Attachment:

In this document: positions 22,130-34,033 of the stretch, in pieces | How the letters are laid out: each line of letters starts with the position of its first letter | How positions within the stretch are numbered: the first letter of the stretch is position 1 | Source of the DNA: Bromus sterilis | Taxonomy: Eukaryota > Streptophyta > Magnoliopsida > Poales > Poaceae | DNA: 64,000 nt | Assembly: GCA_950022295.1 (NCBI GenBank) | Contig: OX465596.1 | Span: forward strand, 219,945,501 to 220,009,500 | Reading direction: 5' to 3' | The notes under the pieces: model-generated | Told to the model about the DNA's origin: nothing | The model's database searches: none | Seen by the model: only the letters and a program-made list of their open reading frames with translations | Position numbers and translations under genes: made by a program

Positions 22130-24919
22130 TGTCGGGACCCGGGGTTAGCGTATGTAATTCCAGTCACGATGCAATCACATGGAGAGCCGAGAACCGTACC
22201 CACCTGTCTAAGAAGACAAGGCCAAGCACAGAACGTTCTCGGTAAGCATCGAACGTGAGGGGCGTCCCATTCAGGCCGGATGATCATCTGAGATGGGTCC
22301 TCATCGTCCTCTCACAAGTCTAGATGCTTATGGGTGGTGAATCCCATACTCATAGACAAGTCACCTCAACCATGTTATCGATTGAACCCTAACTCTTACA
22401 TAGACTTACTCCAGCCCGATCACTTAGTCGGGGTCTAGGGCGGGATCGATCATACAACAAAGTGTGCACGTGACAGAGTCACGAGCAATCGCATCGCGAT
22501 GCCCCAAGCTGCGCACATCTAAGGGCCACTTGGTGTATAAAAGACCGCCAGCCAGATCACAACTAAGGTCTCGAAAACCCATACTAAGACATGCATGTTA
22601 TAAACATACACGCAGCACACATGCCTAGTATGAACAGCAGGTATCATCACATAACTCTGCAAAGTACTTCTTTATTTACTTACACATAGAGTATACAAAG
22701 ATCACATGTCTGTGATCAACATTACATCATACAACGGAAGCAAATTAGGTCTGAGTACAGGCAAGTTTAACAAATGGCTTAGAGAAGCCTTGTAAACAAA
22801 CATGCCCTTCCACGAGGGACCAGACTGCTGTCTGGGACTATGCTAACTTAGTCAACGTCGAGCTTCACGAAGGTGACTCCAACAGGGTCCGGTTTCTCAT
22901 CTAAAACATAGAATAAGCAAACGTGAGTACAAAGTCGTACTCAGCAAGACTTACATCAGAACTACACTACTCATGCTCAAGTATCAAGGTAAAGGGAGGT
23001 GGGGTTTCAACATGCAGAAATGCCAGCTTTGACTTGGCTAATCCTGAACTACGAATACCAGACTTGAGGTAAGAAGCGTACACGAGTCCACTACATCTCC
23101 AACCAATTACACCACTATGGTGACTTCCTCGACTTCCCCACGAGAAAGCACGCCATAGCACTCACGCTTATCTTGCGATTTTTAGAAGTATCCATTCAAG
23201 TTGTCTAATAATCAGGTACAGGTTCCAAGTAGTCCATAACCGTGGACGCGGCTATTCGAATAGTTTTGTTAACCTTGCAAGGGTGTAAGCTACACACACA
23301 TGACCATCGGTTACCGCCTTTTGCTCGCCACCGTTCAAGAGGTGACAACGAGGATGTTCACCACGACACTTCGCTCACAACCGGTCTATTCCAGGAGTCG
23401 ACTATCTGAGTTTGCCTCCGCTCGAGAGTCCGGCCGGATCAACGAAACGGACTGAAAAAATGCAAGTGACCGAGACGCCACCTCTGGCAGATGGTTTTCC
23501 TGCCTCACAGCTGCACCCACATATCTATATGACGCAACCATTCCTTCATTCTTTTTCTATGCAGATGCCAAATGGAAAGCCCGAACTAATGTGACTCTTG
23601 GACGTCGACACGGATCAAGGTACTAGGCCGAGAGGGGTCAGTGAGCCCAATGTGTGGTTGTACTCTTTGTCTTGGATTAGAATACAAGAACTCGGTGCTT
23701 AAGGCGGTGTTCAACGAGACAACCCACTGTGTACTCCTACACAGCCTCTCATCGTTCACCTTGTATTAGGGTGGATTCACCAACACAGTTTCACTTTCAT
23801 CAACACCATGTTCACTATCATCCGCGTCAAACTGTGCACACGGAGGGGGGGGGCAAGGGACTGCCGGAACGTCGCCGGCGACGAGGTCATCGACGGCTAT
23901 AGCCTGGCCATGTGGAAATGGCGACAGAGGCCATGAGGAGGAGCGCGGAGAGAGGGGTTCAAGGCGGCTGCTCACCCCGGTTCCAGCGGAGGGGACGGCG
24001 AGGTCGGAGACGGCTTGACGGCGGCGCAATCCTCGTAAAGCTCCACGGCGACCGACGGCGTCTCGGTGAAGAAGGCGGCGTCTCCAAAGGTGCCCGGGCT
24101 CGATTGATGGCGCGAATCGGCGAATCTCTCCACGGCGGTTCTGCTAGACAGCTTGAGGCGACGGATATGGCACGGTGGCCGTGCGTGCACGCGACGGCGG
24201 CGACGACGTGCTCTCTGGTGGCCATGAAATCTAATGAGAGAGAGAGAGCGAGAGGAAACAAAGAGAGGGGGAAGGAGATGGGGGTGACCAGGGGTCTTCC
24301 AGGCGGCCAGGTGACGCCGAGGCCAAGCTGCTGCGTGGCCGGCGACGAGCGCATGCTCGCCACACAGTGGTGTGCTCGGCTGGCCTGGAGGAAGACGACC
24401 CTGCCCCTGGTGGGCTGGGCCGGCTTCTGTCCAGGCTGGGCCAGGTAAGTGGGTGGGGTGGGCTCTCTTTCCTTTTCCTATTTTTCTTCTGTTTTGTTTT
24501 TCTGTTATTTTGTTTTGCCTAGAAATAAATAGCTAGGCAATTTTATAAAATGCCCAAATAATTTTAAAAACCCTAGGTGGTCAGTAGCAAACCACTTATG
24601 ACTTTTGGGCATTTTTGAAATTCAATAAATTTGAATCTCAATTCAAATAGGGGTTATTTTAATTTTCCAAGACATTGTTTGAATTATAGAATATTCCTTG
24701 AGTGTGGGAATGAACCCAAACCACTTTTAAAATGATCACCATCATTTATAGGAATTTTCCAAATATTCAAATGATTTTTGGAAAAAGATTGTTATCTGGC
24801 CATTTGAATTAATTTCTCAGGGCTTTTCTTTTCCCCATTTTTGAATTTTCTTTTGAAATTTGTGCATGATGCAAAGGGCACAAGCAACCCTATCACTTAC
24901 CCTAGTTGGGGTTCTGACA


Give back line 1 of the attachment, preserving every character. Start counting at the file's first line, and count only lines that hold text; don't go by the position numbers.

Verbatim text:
In this document: positions 22,130-34,033 of the stretch, in pieces | How the letters are laid out: each line of letters starts with the position of its first letter | How positions within the stretch are numbered: the first letter of the stretch is position 1 | Source of the DNA: Bromus sterilis | Taxonomy: Eukaryota > Streptophyta > Magnoliopsida > Poales > Poaceae | DNA: 64,000 nt | Assembly: GCA_950022295.1 (NCBI GenBank) | Contig: OX465596.1 | Span: forward strand, 219,945,501 to 220,009,500 | Reading direction: 5' to 3' | The notes under the pieces: model-generated | Told to the model about the DNA's origin: nothing | The model's database searches: none | Seen by the model: only the letters and a program-made list of their open reading frames with translations | Position numbers and translations under genes: made by a program